Static land-use planning regulations, the result of the inability or unwillingness to modernize regulations, are incompatible with the need to adapt to rapid expansion. This can be seen in the case of Mumbai, India, where the law was compared to the actual land-use planning processes using key informant interviews, spatial analyses, land market price analyses, media and judicial reviews, and desk review of relevant policies, laws, regulations, and literature (World Bank 2013a). In Mumbai, the regulations on the allowable density of land use have been applied uniformly in large areas across the city, and densities are generally low. After more than a decade of World Bank technical assistance engaging a diverse set of stakeholders, planning institutions remain steadfast in limiting the amount of floor space. This policy has been driven by the belief that it helps manage the demand for public services and thereby avoids overwhelming the infrastructure. Because the regulatory framework has not been changed to increase densities, new urban developments have been pushed out to new towns, resulting in urban sprawl.

Political economy barriers can also lead to static land-use planning regulations. In Nairobi, Kenya, where the law was also compared to actual land-use planning processes, there was a general absence of approved statutory plans to guide land-use conversions and subdivisions. This gap in planning created opportunities for public officials and politicians to treat requests for such development activities as matters subject to discretion, sources of administrative power, and opportunities for rent seeking. Even where planning guidance was provided, deficiencies in base mapping meant that boundaries between planning zones were not easily discerned. The lack of clear boundaries opened discretionary spaces, limiting the ability to use land-use regulations to manage urban spatial growth (World Bank 2013a). As part of the ongoing Kenya Urban Support Program, the World Bank identified weak implementation of the procedures for land acquisition at the county level. World Bank support is addressing the deficiencies through measures to improve base mapping.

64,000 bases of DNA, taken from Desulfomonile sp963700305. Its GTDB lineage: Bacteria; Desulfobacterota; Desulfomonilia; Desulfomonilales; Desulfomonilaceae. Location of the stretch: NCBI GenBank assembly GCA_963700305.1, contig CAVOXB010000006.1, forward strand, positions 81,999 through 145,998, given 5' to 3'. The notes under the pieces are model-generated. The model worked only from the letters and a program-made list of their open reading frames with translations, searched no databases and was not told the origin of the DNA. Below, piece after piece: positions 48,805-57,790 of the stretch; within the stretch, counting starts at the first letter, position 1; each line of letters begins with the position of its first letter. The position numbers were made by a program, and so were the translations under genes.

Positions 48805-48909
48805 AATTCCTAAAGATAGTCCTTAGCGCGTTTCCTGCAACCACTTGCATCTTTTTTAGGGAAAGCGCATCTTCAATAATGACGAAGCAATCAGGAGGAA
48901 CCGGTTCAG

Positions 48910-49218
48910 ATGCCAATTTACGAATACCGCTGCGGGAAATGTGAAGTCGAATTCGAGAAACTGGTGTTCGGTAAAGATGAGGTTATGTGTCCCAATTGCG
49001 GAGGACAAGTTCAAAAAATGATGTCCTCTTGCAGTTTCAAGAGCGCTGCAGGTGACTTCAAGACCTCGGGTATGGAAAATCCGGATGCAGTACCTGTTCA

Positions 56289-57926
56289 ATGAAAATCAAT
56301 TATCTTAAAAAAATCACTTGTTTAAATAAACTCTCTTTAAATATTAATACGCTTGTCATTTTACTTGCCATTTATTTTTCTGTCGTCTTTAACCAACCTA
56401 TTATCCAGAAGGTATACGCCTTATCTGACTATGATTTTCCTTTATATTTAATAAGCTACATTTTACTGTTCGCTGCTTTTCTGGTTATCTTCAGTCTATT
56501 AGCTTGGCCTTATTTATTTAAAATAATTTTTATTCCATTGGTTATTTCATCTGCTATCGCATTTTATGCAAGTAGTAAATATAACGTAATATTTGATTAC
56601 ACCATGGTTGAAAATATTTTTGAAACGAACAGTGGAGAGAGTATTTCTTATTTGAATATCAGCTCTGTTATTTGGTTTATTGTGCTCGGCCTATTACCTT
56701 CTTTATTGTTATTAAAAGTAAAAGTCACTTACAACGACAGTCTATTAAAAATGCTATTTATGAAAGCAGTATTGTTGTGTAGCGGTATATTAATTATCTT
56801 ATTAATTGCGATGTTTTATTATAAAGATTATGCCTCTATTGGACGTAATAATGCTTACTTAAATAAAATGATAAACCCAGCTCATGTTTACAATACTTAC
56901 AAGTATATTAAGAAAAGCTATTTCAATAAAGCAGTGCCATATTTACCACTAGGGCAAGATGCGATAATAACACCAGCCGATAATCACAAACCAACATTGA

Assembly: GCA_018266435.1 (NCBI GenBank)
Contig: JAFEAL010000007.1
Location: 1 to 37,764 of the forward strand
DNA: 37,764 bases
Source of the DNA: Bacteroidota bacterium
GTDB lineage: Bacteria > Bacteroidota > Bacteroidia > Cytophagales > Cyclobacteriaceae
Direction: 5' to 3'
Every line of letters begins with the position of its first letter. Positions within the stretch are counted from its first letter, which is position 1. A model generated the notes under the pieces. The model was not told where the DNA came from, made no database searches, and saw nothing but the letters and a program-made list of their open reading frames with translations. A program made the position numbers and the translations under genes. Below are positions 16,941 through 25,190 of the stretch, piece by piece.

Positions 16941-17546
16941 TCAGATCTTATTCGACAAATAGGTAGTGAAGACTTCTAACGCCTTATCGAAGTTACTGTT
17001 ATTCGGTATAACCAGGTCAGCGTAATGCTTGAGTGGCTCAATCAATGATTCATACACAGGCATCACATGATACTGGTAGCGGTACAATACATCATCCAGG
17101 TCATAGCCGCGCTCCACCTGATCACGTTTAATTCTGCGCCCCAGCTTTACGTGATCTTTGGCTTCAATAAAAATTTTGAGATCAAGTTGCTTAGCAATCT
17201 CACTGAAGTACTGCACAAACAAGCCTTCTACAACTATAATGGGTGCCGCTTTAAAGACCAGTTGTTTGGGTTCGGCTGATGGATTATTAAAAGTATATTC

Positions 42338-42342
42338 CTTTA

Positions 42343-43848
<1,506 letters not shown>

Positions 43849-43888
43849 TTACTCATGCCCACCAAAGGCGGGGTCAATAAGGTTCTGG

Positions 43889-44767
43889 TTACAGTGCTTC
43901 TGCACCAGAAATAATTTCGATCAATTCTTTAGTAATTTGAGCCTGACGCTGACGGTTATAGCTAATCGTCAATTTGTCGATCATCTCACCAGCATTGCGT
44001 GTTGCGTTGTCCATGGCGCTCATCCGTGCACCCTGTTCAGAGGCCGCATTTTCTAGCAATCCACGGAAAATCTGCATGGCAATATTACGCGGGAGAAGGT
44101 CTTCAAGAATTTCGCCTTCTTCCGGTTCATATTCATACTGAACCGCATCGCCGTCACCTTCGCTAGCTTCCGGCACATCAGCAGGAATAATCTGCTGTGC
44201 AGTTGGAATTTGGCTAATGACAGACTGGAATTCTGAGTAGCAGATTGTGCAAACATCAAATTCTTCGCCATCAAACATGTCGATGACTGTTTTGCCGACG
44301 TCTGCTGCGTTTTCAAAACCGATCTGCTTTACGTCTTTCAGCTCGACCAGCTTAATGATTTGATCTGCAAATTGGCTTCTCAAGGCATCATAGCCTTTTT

The World Bank can sometimes take actions to reduce the risk of political or administrative barriers, helping a city flexibly adapt its land-use planning regulations. In Ho Chi Minh City, Vietnam, for example, World Bank support motivated the government of Vietnam to reform its planning processes, improve the integration and effectiveness of planning agencies, move from static to dynamic plans, and start using better tools to monitor changes in the land and housing markets in real time. Ho Chi Minh City led the reform process in 2012 and 2013, introducing innovative regulations and guidelines that addressed many of the shortcomings of the planning system, including flexibility to promote mixed land use in central business districts and a more granular application of regulations affecting the density of land use (Matsumura, Hoa, and Kien 2017).

Client Institutional Capacity Constraints

Low client institutional capacity has affected several World Bank projects. The World Bank has identified local capacity as a constraint on effectively managing urbanization in its Urbanization Reviews (see appendix F). The level of institutional capacity has influenced about 40 percent of evaluated projects in the focused land portfolio (53 of 134). Of these 53, 15 had positive and 38 had negative outcomes. Addressing institutional capacity also requires the introduction of appropriate technologies as an opportunity to expand and speed up reform (box 4.1). Land administration projects in Tanzania and Mozambique, for example, had negative outcomes. In Tanzania, the development of efficient land registries lagged in part because local government authorities lacked the expertise, equipment, and protocols to develop land registry systems. In Maputo, Mozambique, the support to enhance municipalities’ capacity using external consultants was not effective because the trained professionals moved to better-paid jobs in the private sector. By contrast, a strong emphasis on human resources and professionalizing staff, including the use of competency standards accompanied by improved remuneration, has gradually enhanced capacity with positive results in Europe and Central Asia. This is the case in Kosovo and North Macedonia, for example, where the World Bank placed a significant emphasis on strengthening the capacity of city-level municipal cadastre offices that gradually assumed greater responsibilities.